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Showing posts from April, 2010

Psychology of hoarding

Psychology of hoarding--explained?1) When most of us look at an object like a bottle cap, we think, "This is useless," but a hoarder sees the shape and the color and the texture and the form. All these details give it value. Hoarding may not be a deficiency at all -- it may be a special gift or a special ability. The problem is being able to control it.(Randy O. Frost, interview with Thomas Rogers, “‘Stuff’: the psychology of hoarding,” Salon, 25 April 2010)The hoarder is Robin Williams from the Fisher King: a humble life-poet who sees the magic in the (quote unquote) junk. Or a young Luke Skywalker, in touch with the energy field created by all things.Future prospects: A future magician who will show us the magic in everyday life, help us move away from a consumption-oriented society. Must learn to control his power, so it doesn't control him.2) If you spend one weekend with someone with a camera crew, a cleaning crew and no therapy, you’re making some educational con…

But they were your friends

Whenever a character serves as an improved or idealized version of his or her author, as a vehicle for the author's fantasies of power, allure, virtue or accomplishment rather than as an integral part of the story, that character is a Mary Sue. He may resemble his creator in most respects, but he drives a hotter car, lives in a posher part of town and has a cooler job. She may be as moody and self-absorbed as the novelist who invented her, but instead of boring the people around her these traits only enhance her crazy-girl magnetism, making her the center of everybody else's world as well as her own.[. . .]Because genre fiction tends to trade in wish fulfillment to begin with, you're far more likely to find shameless Mary Sues in mediocre mysteries, science fiction and romance novels.[. . .]What irks readers about Mary Sues is that telltale whiff of an ulterior motive. Instead of contributing to the seamless fictional experience readers want from a book, this character, th…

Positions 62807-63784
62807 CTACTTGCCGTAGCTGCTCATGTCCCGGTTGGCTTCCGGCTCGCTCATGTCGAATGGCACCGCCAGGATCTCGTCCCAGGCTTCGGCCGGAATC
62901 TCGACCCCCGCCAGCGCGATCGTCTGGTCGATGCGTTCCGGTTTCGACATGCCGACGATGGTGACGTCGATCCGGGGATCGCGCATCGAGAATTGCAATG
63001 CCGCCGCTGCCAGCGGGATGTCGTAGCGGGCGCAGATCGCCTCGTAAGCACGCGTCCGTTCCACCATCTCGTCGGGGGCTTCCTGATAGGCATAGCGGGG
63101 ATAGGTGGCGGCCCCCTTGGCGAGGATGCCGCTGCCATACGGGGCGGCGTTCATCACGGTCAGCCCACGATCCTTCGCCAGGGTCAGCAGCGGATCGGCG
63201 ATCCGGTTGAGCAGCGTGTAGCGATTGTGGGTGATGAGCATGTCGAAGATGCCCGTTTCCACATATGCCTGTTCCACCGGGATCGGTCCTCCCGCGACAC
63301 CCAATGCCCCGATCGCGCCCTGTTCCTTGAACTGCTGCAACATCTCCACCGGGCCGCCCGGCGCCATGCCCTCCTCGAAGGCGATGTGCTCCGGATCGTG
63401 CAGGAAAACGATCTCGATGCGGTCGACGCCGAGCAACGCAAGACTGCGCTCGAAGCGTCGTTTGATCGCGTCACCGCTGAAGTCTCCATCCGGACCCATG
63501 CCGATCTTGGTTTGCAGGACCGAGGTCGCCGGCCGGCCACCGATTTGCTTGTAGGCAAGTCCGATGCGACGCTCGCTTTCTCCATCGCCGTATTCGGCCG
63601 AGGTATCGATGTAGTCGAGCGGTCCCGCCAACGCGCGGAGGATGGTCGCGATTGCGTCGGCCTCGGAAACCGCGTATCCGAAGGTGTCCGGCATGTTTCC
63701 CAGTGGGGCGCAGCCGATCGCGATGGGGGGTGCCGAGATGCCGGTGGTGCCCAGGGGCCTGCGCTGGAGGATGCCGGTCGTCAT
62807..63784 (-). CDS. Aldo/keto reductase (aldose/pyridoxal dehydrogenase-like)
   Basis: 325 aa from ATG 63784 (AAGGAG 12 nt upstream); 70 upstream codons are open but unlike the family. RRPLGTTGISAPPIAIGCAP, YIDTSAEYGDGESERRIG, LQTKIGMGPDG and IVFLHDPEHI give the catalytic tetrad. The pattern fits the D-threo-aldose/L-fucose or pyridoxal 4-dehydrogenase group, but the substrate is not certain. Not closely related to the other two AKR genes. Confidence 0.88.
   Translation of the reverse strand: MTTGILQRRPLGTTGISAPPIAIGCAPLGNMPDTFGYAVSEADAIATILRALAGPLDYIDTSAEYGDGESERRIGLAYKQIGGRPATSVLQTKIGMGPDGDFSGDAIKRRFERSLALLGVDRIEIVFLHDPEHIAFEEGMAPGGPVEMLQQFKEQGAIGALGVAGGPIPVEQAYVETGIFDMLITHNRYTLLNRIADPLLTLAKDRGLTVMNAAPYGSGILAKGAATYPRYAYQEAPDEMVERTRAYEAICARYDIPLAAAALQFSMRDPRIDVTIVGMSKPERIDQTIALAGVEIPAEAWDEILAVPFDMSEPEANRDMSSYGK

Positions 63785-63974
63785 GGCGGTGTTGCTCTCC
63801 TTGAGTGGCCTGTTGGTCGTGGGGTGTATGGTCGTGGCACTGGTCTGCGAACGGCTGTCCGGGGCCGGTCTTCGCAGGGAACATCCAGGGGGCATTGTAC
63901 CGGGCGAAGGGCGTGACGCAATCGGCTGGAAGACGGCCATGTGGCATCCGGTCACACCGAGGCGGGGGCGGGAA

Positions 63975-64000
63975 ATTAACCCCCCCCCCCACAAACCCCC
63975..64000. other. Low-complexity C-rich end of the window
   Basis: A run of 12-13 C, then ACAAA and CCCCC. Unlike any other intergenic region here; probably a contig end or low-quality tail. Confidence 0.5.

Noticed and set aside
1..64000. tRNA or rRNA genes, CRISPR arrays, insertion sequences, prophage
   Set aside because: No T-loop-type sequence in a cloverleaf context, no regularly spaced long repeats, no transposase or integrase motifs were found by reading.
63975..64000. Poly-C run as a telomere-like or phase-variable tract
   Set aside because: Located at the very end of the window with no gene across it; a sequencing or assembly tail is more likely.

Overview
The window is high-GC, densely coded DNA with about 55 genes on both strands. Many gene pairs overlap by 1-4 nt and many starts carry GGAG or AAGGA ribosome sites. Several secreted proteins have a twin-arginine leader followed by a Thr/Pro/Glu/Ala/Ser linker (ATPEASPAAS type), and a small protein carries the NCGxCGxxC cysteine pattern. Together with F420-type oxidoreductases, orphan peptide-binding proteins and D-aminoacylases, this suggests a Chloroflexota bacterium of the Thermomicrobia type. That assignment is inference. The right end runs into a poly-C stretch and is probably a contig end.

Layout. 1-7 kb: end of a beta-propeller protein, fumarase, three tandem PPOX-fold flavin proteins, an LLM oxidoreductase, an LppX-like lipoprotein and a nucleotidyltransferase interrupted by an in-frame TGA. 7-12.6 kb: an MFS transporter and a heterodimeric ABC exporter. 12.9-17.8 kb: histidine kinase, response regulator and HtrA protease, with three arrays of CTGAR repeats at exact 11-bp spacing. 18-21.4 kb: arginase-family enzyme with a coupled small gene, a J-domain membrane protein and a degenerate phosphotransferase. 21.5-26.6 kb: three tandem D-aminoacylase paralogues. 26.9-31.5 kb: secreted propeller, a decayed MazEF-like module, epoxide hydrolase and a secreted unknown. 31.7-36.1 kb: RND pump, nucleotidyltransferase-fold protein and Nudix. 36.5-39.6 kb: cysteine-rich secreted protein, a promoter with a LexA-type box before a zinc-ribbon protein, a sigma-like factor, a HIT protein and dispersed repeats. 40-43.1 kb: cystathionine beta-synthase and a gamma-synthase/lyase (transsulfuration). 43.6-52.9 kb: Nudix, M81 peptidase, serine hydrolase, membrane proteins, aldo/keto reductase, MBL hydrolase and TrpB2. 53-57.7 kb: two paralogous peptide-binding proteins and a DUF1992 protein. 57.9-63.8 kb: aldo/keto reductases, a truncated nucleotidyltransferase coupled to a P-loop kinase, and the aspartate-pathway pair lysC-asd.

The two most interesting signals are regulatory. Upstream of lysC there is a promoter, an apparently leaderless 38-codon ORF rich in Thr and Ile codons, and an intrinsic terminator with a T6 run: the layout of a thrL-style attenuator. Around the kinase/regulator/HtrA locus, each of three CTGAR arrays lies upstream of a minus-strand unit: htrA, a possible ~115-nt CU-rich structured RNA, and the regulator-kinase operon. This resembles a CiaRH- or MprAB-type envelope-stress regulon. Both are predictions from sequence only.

You had your moment

I wonder if they'll regret their decision to celebrate their "night to remember" while shutting out a friend. I know I do.My own prom date was a hilarious guy named Troy. He was tall, had half his head shaved, and loved punk rock. This was unusual enough for our sleepy Midwestern town, but on top of that, he was also the only openly gay student in our Catholic high school.[. . .]Troy and I went to prom as friends. My boyfriend was at college that year, but I wanted to go anyway. I mean, this was small-town USA and come on: Prom's a big deal.[. . .]And then came the after parties. Word got back to me that if I brought Troy as my date the meathead football players "would kick the shit out of him."Years of Catholic teachings and after-school specials and John Hughes films had trained me for this very moment, for this very test … and I fucking failed it.[. . .]

They fey-fearful

I have a great deal of love and respect for my grandfather. He was a B-29 pilot in the Pacific during WWII; he became a potato farmer when he returned home from the war. He always took care of his family and his responsibilities, but he was not an easy man for his family to be around. For all his amazing qualities, he was as deeply conflicted about his life and what he had done with it as many of my male friends are today. For all his "manliness" he was not a particularly happy or fulfilled guy.Sometimes it can feel like my generation of men was raised by wolves, and that we are trying to cobble some approximation of what it means to be a man through vague and intentionally incomplete recollections of an increasingly distant generation -- or, worse, from media's portrayal of the men who came before us. We want to remember them as giants of masculinity completely unconflicted about who they were.[. . .]It is also important to remember that as brave as these men were, as m…